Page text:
Abstract

At the Big Hole maar in central Oregon, rising basalt magma came in contact with abundant ground water at a depth of more than 200 m below the surface, causing phreatomagmatic eruptions, possibly 20,000 yrs ago. Late-stage subsidence along a ring fault accounts for the large crater cut into older rocks. Subsequent erosion of pyroclastic debris in the crater wall increased the diameter of the crater while decreasing its depth.

Investigation of the distribution pattern of large ejected blocks and application of a model of block acceleration in a dense rising two-phase system permits calculation of the apparent density and velocity of the fluid system. Values for the final strong eruptions are 0.01g/cm3 and 226 m/sec and for some of the earlier strong eruptions 0.01g/cm3 and 200 m/sec. The kinetic energy of some of the strongest eruptions was approximately 1.33 × 1021 ergs.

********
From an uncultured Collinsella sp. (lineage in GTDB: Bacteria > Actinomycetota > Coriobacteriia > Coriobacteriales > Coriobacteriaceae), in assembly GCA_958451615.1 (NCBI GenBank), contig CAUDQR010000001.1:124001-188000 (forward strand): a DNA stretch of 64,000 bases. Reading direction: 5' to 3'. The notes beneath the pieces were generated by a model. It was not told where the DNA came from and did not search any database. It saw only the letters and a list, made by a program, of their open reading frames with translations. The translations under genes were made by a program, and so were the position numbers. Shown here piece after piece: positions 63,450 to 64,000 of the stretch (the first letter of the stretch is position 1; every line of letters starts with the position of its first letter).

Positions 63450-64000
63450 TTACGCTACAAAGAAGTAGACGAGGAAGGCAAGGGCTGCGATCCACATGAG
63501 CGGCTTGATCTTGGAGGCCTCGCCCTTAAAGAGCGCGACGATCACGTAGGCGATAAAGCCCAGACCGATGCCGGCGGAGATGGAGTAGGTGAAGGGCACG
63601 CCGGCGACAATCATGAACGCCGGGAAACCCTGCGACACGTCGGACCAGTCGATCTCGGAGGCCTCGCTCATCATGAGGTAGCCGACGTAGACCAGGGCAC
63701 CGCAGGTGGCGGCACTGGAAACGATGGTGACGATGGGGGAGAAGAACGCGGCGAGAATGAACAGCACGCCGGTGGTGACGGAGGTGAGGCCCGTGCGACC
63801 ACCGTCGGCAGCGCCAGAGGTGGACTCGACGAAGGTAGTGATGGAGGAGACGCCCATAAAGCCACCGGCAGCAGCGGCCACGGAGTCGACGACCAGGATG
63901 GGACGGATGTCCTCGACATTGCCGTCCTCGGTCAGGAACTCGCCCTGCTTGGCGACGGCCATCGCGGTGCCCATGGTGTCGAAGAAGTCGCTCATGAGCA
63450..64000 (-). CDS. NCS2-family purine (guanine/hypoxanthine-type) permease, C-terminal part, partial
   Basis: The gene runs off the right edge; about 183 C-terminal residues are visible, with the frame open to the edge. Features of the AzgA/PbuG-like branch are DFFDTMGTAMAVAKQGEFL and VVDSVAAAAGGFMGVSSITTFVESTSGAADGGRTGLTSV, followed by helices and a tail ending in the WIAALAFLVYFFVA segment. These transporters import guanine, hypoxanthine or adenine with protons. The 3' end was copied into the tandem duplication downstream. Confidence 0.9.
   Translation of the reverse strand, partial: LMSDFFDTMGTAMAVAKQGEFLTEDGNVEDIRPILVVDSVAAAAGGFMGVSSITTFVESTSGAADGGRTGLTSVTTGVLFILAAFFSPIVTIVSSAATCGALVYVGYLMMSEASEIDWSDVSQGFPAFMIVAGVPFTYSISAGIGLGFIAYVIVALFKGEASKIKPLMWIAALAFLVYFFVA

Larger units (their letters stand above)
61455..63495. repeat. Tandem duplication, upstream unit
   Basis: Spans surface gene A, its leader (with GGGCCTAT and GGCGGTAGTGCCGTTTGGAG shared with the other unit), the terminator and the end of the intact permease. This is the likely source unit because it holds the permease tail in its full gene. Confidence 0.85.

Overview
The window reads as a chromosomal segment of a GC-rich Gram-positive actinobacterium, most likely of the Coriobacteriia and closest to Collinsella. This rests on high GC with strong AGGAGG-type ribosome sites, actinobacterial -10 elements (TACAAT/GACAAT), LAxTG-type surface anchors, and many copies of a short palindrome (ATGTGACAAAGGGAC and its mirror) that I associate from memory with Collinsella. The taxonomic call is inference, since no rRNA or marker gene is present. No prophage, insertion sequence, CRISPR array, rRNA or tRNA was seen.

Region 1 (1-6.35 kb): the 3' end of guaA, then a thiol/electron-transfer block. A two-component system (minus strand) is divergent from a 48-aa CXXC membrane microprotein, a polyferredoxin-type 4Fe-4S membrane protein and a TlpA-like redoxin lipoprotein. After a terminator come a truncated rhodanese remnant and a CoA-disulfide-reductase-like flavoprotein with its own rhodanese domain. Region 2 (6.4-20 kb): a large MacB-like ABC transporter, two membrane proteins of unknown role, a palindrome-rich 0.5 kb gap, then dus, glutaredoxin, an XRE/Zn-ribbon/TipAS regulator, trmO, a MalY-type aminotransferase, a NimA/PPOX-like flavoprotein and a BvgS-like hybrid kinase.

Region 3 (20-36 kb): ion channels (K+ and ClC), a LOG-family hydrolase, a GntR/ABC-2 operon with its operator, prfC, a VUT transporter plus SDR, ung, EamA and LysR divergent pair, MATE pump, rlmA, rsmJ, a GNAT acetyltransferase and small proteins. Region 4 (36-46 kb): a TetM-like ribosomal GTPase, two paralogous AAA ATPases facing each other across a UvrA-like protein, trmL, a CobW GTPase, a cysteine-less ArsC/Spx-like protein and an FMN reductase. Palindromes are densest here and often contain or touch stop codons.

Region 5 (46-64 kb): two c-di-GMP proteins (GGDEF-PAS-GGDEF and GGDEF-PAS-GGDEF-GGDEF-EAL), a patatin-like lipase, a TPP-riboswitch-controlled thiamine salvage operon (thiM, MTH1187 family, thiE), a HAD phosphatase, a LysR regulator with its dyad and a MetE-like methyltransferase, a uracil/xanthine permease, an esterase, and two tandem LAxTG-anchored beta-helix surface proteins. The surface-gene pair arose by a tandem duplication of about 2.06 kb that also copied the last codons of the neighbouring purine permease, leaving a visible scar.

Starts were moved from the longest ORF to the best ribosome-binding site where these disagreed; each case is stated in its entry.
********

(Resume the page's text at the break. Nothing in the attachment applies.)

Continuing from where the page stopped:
Vesiculated tuffs, that is, tuffs with smooth-walled bubbles between the particles, are present between 1 and 2.5 km from the center of the crater; they appear to be the deposits of base surges.

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